Appeal lodged and to be mentioned at the end of May 2018 in the Newcastle District Court.

Thursday, April 19, 2018

Hey ho it's off to court I go

When you have a bicycle culture instead of an oil one
Half a century in court appearances, 27 years of evidence-bereft helmet law, and $1,000s spent on court costs. 
Tomorrow's day in court for bicycle helmet crime is another chance to potentially convince the magistrate why he or she should find me 'not guilty' by way of necessity.
I'll keep you posted!

Cycling Without Age Murrurundi Chapter LAUNCHED

Truly delicious
Oh frabjous day! Callooh! Callay! The Murrurundi Chapter of the global phenomenon Cycling Without Age was launched yesterday at Murravale Retirment Home... and what a wonderful event! Cakes, scones, sandwiches, speeches ... and most importantly of all, BICYCLE RIDES!!!

Lights camera action
 And just like the icing on that yummy cake, off we were whisked for marvellous little jaunts around the chocolate-box pretty town of Murrurundi.
Mrs Fran Scriven, Pilot Harriet McKillop & yours truly (photo credit: Mandy Archibald)
A beautiful Upper Hunter autumn day, it was smiles all round as residents, family, friends, staff ...
Murravale Manager Di Van Balen, Pilot Harriet McKillop & the Hon. Michael Johnsen MP
... and even the local member for the Upper Hunter, got to have a turn in these fabulous glorious chariots of happiness!!!!! Pure perfection ✓ & pure bliss ❤ 

Well done Murravale and the wonderful Murravale Team, well done Dave Paradice for such astounding generosity in the funding of the two tri-shaws, and well done Ole Kassow and Dorthe Pedersen for the inspiration to join this movement of building bridges between generations and communities all the while with wind in hair and faces!!!

You all rock!

Tuesday, March 20, 2018

Driving Kills & Silences Dissenters

Image credit: Mikael Colville-Andersen, Copenhagenize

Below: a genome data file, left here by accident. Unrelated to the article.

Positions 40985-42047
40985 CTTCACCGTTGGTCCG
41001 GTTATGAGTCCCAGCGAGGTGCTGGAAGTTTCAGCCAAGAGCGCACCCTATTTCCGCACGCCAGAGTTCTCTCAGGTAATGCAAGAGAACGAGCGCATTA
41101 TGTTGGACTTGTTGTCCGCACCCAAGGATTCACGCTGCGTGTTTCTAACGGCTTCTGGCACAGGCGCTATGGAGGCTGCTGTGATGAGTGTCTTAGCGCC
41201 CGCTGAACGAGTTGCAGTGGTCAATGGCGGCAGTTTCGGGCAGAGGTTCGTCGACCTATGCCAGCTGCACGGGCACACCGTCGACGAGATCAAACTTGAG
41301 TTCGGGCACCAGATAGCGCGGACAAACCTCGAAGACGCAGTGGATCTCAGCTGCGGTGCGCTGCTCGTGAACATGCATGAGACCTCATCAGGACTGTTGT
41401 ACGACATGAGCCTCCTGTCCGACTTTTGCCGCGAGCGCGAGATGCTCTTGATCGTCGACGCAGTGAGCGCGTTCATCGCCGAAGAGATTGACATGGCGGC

By maiming and poisoning, driving kills ... everything ... people, fauna, flora.
Yet this detrimental habit continues unchecked with political appetite for more roads, motorways and bypasses growing greedier by the day.
Published in the Sydney Morning Herald last week, Arwen Birch highlights the pervasive connection between promotion and human gullibility, and posits that just as we did with cigarette ads, so we have fallen for yet another product that detrimentally affects our health.
"A ban on car advertising may seem far-fetched, but if you compare the automotive and the tobacco industries, the similarities may be closer than you think. Smoking and car use have comparable health costs, yet while we have the strictest tobacco promotion laws in the world, we allow car companies to promote themselves unbridled." 
 Would our politicians be open to banning car ads?

Right now, I doubt it!

As the Big Oil puppets that they are, in my opinion it would take a seismic jolt to wean New South Wales politicians off their auto-mobile pap and onto the solid act of minimising car advertising.
New South Wales Police working with the community to reduce violence, crime and fear
 By way of illustration, cycling in Australia is seen as a direct threat to the automobile industry, and in NSW, State opposition to cycling is extreme.

With cycle paths ripped up and helmet fines increased by 349% over the last two years, cycling numbers in NSW have plummeted so when news filtered across political and media spheres that synchronised helmet optional rides were to happen across Australia and New Zealand last Saturday, the Sydney Oil patriachy set about nipping the Sydney ride in the bud.

Voila the excessive over-reach of the NSW Police Force witnessed when seven police vehicles were despatched to quash our implied right to political communication at our peaceful protest last Saturday in Centennial Park - the very strong arm of the law in action indeed, helping the community keep #BigOil centre stage of our lives ...

Freedom of policitcal communication via a peaceful protest
... but we will not be silenced, and the law may find for us yet ... 
... and with champions like this former governor of California, car ads will be a thing of the past in the not too distant future, of that I am sure.